“Photogrammetric documentation and digital representation of the Macedonian palace in Vergina - Aegae”

“Photogrammetric documentation and digital representation of the Macedonian palace in Vergina - Aegae”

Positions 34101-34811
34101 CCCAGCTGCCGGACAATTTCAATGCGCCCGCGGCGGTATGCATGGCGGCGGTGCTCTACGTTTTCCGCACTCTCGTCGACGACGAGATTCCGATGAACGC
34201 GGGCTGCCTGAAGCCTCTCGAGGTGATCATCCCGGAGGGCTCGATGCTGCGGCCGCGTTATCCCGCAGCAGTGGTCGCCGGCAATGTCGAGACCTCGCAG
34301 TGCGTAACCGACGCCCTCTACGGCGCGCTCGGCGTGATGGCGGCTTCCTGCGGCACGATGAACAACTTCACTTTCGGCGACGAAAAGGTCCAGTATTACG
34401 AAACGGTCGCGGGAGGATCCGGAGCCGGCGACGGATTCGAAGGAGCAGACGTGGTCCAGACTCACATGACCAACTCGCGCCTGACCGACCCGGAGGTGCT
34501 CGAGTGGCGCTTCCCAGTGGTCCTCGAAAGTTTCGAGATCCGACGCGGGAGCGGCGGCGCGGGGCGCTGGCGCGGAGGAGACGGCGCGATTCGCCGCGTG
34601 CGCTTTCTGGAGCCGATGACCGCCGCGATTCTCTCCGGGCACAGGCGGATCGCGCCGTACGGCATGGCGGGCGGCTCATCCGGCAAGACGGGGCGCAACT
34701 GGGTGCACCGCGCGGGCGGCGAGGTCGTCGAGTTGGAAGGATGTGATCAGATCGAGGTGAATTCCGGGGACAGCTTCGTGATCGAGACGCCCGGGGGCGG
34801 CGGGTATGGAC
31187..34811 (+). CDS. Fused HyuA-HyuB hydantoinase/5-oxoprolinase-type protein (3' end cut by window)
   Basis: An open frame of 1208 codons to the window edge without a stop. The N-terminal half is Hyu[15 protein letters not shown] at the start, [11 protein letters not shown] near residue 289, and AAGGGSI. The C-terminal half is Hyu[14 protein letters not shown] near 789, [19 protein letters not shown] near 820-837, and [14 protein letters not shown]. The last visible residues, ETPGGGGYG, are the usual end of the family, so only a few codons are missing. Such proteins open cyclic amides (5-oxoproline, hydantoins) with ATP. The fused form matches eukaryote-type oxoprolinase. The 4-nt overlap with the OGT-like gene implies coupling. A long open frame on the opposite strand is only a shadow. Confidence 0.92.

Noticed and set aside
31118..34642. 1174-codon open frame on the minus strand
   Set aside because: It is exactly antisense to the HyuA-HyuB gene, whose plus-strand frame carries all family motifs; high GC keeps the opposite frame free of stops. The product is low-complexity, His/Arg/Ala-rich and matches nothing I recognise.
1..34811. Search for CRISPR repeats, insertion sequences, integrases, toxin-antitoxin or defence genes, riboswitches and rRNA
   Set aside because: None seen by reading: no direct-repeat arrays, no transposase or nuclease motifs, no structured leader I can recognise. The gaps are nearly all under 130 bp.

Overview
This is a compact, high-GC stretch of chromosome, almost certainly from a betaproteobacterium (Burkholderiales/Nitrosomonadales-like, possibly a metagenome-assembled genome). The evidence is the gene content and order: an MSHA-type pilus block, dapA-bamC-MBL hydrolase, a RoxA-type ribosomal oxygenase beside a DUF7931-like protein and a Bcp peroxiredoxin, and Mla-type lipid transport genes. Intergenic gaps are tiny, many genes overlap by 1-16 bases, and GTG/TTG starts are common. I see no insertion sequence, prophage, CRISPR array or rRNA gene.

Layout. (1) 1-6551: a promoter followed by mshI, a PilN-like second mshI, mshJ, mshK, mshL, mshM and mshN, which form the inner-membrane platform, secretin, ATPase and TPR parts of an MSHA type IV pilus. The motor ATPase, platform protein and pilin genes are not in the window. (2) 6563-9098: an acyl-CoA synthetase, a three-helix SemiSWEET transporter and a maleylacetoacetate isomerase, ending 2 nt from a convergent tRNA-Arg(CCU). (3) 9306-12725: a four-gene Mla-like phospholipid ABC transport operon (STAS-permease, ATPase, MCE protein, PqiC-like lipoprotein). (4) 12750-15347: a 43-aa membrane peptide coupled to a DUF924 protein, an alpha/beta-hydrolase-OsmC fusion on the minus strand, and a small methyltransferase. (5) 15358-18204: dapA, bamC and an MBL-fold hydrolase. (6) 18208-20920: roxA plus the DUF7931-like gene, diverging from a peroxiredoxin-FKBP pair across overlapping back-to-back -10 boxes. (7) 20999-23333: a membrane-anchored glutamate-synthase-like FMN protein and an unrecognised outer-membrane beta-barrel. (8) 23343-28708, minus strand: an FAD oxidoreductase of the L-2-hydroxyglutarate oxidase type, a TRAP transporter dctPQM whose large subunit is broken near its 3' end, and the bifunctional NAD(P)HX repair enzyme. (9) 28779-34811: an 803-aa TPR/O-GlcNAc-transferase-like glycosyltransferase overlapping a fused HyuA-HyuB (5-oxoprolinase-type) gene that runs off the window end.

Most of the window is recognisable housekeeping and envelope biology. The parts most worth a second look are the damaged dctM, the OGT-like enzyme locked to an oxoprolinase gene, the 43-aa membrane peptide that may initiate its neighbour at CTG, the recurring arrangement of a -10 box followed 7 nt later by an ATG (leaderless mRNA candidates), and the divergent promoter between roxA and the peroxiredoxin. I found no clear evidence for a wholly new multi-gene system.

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  PHOTOGRAMMETRIC DOCUMENTATION AND DIGITAL REPRESENTATION OF THE MACEDONIAN PALACE IN VERGINA-AEGEAE   P. Patias  a, *, Chr. Saatsoglou-Paliadeli  b , O. Georgoula  a , M. Pateraki  a , A. Stamnas  a , N. Kyriakou  b   a  AUTH, Faculty of Rural and Surveying Engineering, Department of Cadastre, Photogrammetry and Cartography, Thessaloniki, Greece  b  AUTH, Faculty of History and Archaeology, Department of Archaeology, The Aristotle University Excavations at Vergina-Aegeae *patias@auth.gr KEY WORDS: Archaeology, Cultural Heritage, UAV, DEM/DTM, GIS ABSTRACT: In this paper, the photogrammetric procedure and the development of a G.I.S. application for the digital documentation of the Macedonian Palace in the archaeological site of Vergina-Aegeae in northern Greece are described. Within this framework, the focus is targeted towards the use of UAV (unmanned aerial vehicle) for the production of high resolution orthoimages, essential for the interpretation, detection and measurement of archeological features. The advantages of model helicopters are seen in their ability to operate close to the object, to be flexible in navigation and in viewing directions. For the acquisition of the aerial images in the area of the 4 th  B.C. Palace in Vergina-Aegeae, a flight planning prior to fieldwork and a careful acquisition of the images was required to ensure successful postprocessing. The images were downloaded and processed already in the field in order to ensure good image quality, sufficient overlap between them and avoid large scale differences as well. The photogrammetric image processing of the data, comprising of the tie point measurement, bundle adjustment, DSM and orthophoto generation was done with the commercial software package LPS (Leica Photogrammetry Suite, Leica Geosystems), which offers functionalities for a complete  photogrammetric working process. The resulting accuracy was acceptable for the 1:100 mapping. In addition to the above, within the general framework of the project, the development of a G.I.S. application with the commercial software package ArcGIS is described. 1.   INTRODUCTION 1.1   Study area The last 65 years the archaeological site of Vergina, in N. Greece (Fig. 1) has been an area of constant and systematic research of the Aristotle University of Thessaloniki (GR). The archaeological evidence proves that the site is associa- ted with the ancient city lying on the north slopes of the Pierian mountains, securely identified as Aegeae, the old capital of the ancient Macedonian kingdom. The first excavations on the site were carried out in the 19th century by the French archaeologist L. Heuzey, who located the archaeological site and partly excavated the impressive palace and were resumed in the 1930’s, after the liberation of Macedonia, by K. Rhomaios. After the Second World War, in the 1950’s and 1960’s, the excavations were directed by  Figure 1:  Location of Vergina’s archeological site in Greece  XXI International CIPA Symposium, 01-06 October 2007, Athens, Greece   M. Andronicos, who investigated the cemetery of the tumuli. In the mid-seventies the Aristotle University under the directorship of Manolis Andronikos completed the excavation of the monumental royal residence, which covered an area of more than 10.000 square meters. (Fig. 2). Up to now, a large number of architectural remains, among which the Palace, the theater, the agora, and part of the impressive fortification of the ancient city are being revealed. The identification of the site with the old capital and royal necropolis of the ancient Macedonian kingdom sheds light to aspects of the history and cultural characteristics of the ancient Macedonians and their civilization. Among the monuments of the site, the Palace is one of the important monuments, which dates to the 4th century B.C. and is organized around a large, central  peristyle court and comprises a circular shrine (Tholos) dedicated to Herakles Patroos (the mythical ancestor of the Temenid dynasty), and luxurious banquet halls for the king and his officers. From their mosaic floors one is still  preserved in excellent quality. Despite the long-lasting research and excavations, there has not been a complete and detailed documentation of its architectural remains. Such a detailed documentation is a  prerequisite for any scientific work or assessment from national and international experts and a reference point for future research. Furthermore, recently the Hellenic Ministry of Culture decided to carry out restoration works in the area of the Palace and therefore the documentation is required  prior to any other activity related to the preservation and  presentation of the site. Figure 2:  Aerial view of the Macedonian Palace in the archaeological site of Vergina-Aegeae 1.2 Scope of the project The documentation and mapping of the foundations of the Palace and its architectural remains with conventional methods is a time consuming process requiring allocation of large funds. Hence, the exploitation of photogrammetric techniques has the comparative advantage for the creation of a valid database, as support for a sound and reliable scientific publication. From the technical point of view, the whole project is considered to be relative complex, due to the location of the site and the apparent difficulty in the interpretation, measurement and 3D modeling of the archaeological remains (Fig. 3). Figure 3:  Panoramic view of the Macedonian Palace in the archaeological site of Vergina-Aegeae. Different tools and a wide range of methodologies have to be applied and these consist of: a) surveying methods, using laser theodolite, for the acquisition of ground control points,  b) an autonomous UAV (unmanned aerial vehicle) mounted with a digital camera, for the acquisition of large scale high resolution digital aerial images, c) digital photogrammetric techniques for the processing of the digital aerial images and the generation of value-added products (e.g. Digital Terrain Model, orthoimage), d) architectural methods for the creation of architectural designs and the representation of the remains, e) design and implementation of a GIS database, in which the raw data, i.e. the digital terrestrial and aerial images, GCPs, laser scanner data) and the photogrammetric products, i.e. orthomap, 3D representation of the whole site and the specific remains, architectural designs are included and further linked with other archaeological/ historical metadata. The database is an important tool for the storage, the management and the retrieval of metadata and spatial information related to the site. f) multimedia technologies, for the creation of a virtual tour of the site. 2. PHOTOGRAMMETRIC DOCUMENTATION The photogrammetric documentation consists of the measurement of GCP’s with traditional surveying methods, the acquisition of large scale aerial images with an autonomous UAV (unmanned aerial vehicle) and the photogrammetric processing towards the derivation of the DSM and Orthophoto products. 2.1 Measurement of GCP’s In the area of the Palace a number  of 200 control and check points was established. Their coordinates were measured using a laser total station reflectorless TCR305 Leica, with an accuracy of 2cm in  planimetry and height. These points were mostly corners of archaeological remains, centers of the circular surfaces at the top of steel columns in the central part of the curt and 70 tennis balls stuck with nail in the ground, being traceable in all the images. (Fig 4). Figure 5 shows the distribution of the control and check points in the area.    XXI International CIPA Symposium, 01-06 October 2007, Athens, Greece    Figure 4:  Different types of control points. Figure 5:  Distribution of control and check points 2.2 Image acquisition The new concept of UAV-based data acquisition is of  particular interest for archaeological and cultural heritage applications, while the last years the applications of UAV-systems in photogrammetry are constantly increasing.   This development can be explained by their capability to fly nearby the object from different positions and to combine aerial and terrestrial acquisitions (Wester-Ebbinghaus, 1980), plus they can be navigated with relative high accuracy (<1 dm) to the predicted acquisition points even with low cost GPS/INS systems. UAVs are considered ideal for a low cost image acquisition of small areas or sites without the requirement of special permissions to conduct the flight. For the photogrammetric recording of the area of the Palace, we used a UAV-helicopter equipped with the 8 MPixel (3456 x 2304) digital camera CANON EOS 350D (Fig. 6). The camera was mounted on a special platform to eliminate the vibrations of the helicopter, able to rotate 360 degrees in horizontal and vertical direction. For ensuring sufficient image overlap, the signal from a video camera, installed on the helicopter, was transmitted to the ground control station via RF and displayed on a monitor. The activation of the shutter for acquiring the image was controlled from the ground unit. Due to time restrictions in the acquisition of the data, e.g. opening hours of the archaeological site, and the requirement to acquire the images before the end of January (closing date of the site for a 2 year period for restoration works), we had to complete the flight as fast as possible during the daytime, in order to ensure good radiometry in all the images of the  block. Figure 6:  The camera mounting on the helicopter. In order to produce the final orthophoto with a scale of 1:100, the helicopter acquired images from an average flying height of 30 m (Fig. 7), corresponding to an average image scale of 1:1’666. The ground coverage in each image frame, considering the above average image scale and the sensor size was 37 x 24.7 m. Nine strips of images were acquired with approximately 60 % and 30 % overlap along and across the strips (Fig. 8). However, due to  perturbations of the helicopter, occurring from sudden winds, it was difficult to always control the vehicle pose and take images over the  predicted acquisition areas. The images were downloaded and  processed already in the field in order to ensure good image quality (e.g. no blurring due to movement of the UAV, no saturation due overexposure, no sun reflections), sufficient overlap between the images (60% – 80% and 20%-30%, along and across strips respectively). The largest and smallest image scale from all used images (Table 1) was 1:1’000 and 1:2’500. Even with the smallest scale of 1:2’500 the corresponding GSD of 1.6 cm was acceptable for the 1:100 mapping. Figure 7:  The helicopter during the acquisition of the aerial images in the archaeological site of Vergina  No. Strip 1 2 3 4 5 6 7 8 9  No. acquired images 44 4039 9333 33 30 25 22  No. used images 108   101314   12   10   5   5   Table 1. Number of images in each strip  XXI International CIPA Symposium, 01-06 October 2007, Athens, Greece    Figure 8:  Flight planning. 2.3 Photogrammetric processing The photogrammetric image processing of the data, comprising of tie point measurement, bundle adjustment, DSM and orthophoto generation, was done with the commercial software package LPS (Leica Photogrammetry Suite, Leica Geosystems) (Fig. 9), which offers functionalities for a complete photogrammetric working  process. As a first step, the process of Block Triangulation concerned one strip at a time. After that, all the strips were solved as a block. The GCPs were assigned a standard deviation of 2cm. It is noted that from the total amount of measured GCPs, only the 70 tennis balls were used in the  procedure as control or check points. Mainly because the identification of the non-signalized points that were measured on the surface of the archaeological remains (marbles or stones without clear shape and edges) was very difficult. The procedure of point measurement was carried out in monoscopic way. The lens distortion model with 2  parameters was used as additional parameter function. The computed RMS errors for the check points was 2.5 cm in  planimetry and 4.0 cm in height. Figure 9:  Photogrammetric image processing using LPS (Leica Photogrammetry Suite, Leica Geosystems) Because of the large number of photographs and the varied type of soil surfaces in the archaeological area –due to the spread architectural remains of the Palace-, DTMs were  produced from each individual strip and merged together in a final stage (Fig. 10). For each strip the adopted DTM strategy varied. The cell width values ranged between 0.5 and 1m. The mass point quality was about 70-80% for all the strips. For the check points, the computed RMS error was 15cm. Figure 10:  DSM production using LPS Folllowing the DTM extraction, the orthophoto generation process was carried out. For the resampling process a pixel size of 1cm was selected. The generation of the final orthomosaic (Fig. 11) was the most time consuming procedure. Figure 11: The orthomap of the area of Macedonian Palace in the archaeological site of Vergina-Aegeae. 3.   G.I.S APPLICATION The development of a G.I.S. application with the commercial software package ArcGIS followed the production of the orthomap of the Macedonian Palace. Meanwhile, the photographic documentation (Fig. 12) of the architectural remains and archaeological findings took place, a registration form has been edited for all items. A unique code was given for each archaeological finding. Features such as type, rhythm, dimensions, materials, technical characteristics, marks of elaboration or repair, condition of maintenance and conservation, were filled in this registration form. Afterwards a database was created according to the registration form. The G.I.S. application allowed the final linkage of the Database and the orthomap, the digital cartographic  background.  XXI International CIPA Symposium, 01-06 October 2007, Athens, Greece    Figure 12:  Photographic documentation of the archaeological findings and architectural remains 4.   FUTURE WORK AND CONCLUSIONS In this phase of the project we have proceed with the  photographic documentation, in order to integrate this information into the GIS Database. A further step will be the geometric documentation of the architectural elements –  parts of the Palace. Three different methods will be applied in order to measure the geometric characteristics of the elements. These are: photogrammetric documentation, use of terrestrial laser scanning and architectural drawing. This work will be towards a better interpretation and correlation of the architectural elements with the archaeological hyphothesis in order to produce a virtual photorealistic 3D model of the Palace. The 3D model will be used for different purposes: a) in a multimedia application for the  presentation of the site b) as a basis for further archaeological analysis, scientific work or assessment from national and international experts and a reference point for future research and c) the future restoration of the Palace. REFERENCES Eisenbeiss, H., Lambers, K., Sauerbier, M., Li, Z., 2005. Photogrammetric Documentation of an Archaeological Site (Palpa, Peru) Using an Autonomous Model Helicopter, CIPA XX International Symposium, Torino, Italy Saatsoglou-Paliadeli, Chr., 2000. Queenly Appearances at Vergina-Aegae: Old and new epigraphic and literary evidence, AA2000, 383-407 Saatsoglou-Paliadeli, Chr., 2001. The Palace of Vergina-Aegae and its surroundings. In  The Royal Palace Institution in the first Millenium BC  . Monography of the Danish Institute at Athens, Vol. 8 (2001) 201-211. Spatalas, S., Tsioukas, V., Daniil, M. 2006. The use of Remote Controlled Helicopter for the Recording of Large Scale Urban and Suburban Sites  ,  2 Day Scientific Conference: " Culture of Representation", March 2006, Xanthi, Greece Wester-Ebbinghaus, W., 1980. Aerial Photography by radio controlled model helicopter. The Photogrammetric Record  . Vol. X No. 55.  XXI International CIPA Symposium, 01-06 October 2007, Athens, Greece